Rectocele is a condition that affects women, where the front wall of the rectum bulges into the front wall of the vagina. The condition is common in women, however most women do not experience symptoms.
What causes rectocele?
Rectocele occurs due to thinning of the tissues or septum between the vagina and rectum and weakening of the pelvic floor muscles. Other pelvic organs such as the bladder (cystocele) or small intestine (enterocele) can bulge into the vagina causing similar symptoms.
Many factors can lead to weakening of the pelvic floor and thus rectocele including childbirth, constipation and straining to have bowel movements, and gynecological (hysterectomy) or rectal surgeries.
What symptoms are associated with rectocele?
Most individuals with a rectocele do not experience symptoms. Rectocele may be discovered incidentally during a routine pelvic or rectal exam. When rectocele is large, symptoms may include difficulty with complete evacuation during bowel movements, the need to press against the vagina or perineum (space between the vagina and anus) to have a bowel movement, straining to have bowel movements, constipation, or urge to have multiple bowel movements throughout the day. These symptoms are usually caused by stool becoming stuck in the bulge of the rectum as it protrudes into the back wall of the vagina during a bowel movement. Patients may also have pain with sexual intercourse, or a sense of fullness in the vagina.
How is rectocele diagnosed?
Rectocele may be found incidentally during a physical exam. If there are no symptoms associated with rectocele, then no treatment is necessary. However, if an individual is experiencing any of the above symptoms related to a rectocele Dr. Zaghiyan may recommend further testing such as a special x-ray test known as defecography or dynamic MRI to see the size of the rectocele and its relationship to your bowel movements.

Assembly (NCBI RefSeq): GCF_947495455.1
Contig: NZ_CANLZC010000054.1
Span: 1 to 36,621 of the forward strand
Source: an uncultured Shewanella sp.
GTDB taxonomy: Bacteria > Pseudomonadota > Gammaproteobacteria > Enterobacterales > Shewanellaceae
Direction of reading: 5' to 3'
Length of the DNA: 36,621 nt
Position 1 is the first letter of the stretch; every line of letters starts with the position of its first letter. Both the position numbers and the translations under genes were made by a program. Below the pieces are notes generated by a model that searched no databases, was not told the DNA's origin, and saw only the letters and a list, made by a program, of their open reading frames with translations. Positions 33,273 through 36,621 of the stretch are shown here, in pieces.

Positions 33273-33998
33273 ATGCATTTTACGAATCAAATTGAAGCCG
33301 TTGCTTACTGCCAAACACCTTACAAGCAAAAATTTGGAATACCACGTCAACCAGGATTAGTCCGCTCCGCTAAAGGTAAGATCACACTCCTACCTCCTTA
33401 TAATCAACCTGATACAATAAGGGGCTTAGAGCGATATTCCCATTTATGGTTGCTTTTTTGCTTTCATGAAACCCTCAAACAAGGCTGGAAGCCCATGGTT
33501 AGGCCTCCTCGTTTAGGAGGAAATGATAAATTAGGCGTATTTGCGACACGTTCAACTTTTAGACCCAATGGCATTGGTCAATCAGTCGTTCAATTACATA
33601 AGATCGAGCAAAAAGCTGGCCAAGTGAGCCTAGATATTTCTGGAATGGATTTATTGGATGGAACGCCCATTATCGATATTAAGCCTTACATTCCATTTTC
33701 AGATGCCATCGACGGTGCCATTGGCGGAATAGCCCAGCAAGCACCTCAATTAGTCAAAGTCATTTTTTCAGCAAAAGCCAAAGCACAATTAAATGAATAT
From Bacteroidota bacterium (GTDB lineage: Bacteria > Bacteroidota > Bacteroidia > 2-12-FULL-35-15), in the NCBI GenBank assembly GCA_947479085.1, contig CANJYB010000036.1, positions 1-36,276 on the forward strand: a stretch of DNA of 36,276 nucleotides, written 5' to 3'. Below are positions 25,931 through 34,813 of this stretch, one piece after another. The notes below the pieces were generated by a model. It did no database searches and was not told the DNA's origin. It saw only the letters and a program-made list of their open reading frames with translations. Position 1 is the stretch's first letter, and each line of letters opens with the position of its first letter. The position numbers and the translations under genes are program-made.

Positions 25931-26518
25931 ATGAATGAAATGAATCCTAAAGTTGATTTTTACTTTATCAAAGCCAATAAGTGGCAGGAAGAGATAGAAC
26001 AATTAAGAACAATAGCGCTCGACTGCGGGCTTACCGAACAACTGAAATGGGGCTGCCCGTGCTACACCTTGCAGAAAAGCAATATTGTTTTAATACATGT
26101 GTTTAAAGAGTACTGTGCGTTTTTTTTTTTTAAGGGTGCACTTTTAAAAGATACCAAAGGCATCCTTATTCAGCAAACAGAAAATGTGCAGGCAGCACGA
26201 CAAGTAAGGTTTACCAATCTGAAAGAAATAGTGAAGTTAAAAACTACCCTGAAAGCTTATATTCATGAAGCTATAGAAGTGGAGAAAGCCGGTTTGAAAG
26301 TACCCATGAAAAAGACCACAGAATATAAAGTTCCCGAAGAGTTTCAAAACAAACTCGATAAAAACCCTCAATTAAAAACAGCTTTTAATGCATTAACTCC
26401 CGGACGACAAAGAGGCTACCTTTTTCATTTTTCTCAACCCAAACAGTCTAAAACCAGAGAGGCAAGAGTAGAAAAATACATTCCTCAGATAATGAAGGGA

How is rectocele treated?
If you are constipated Dr. Zaghiyan may recommend a diet high in fiber and water intake to make your stool softer and avoid straining associated with constipation. This will help reduce the chance of your rectum bulging into your vagina. If you have loose stools or diarrhea, a high fiber diet may help bulk your stools and reduce the number of bowel movements you are having. Other medications may be recommended to help with your stool consistency. It may also be helpful to apply pressure to the back of your vagina during bowel movements to help with evacuation if you are not already doing so.
If your symptoms continue despite medical management and are severe enough that they interfere with your daily life, then Dr. Zaghiyan may recommend surgery. There are several surgical options including vaginal, rectal, and abdominal surgeries to repair a rectocele. The goal of most surgeries is to remove the extra tissue that makes up the bulge of the rectocele and strengthening the wall between the rectum and vagina. Make an appointment for a consultation with Dr. Zaghiyan in her office in Los Angeles for a thorough evaluation and treatment recommendations.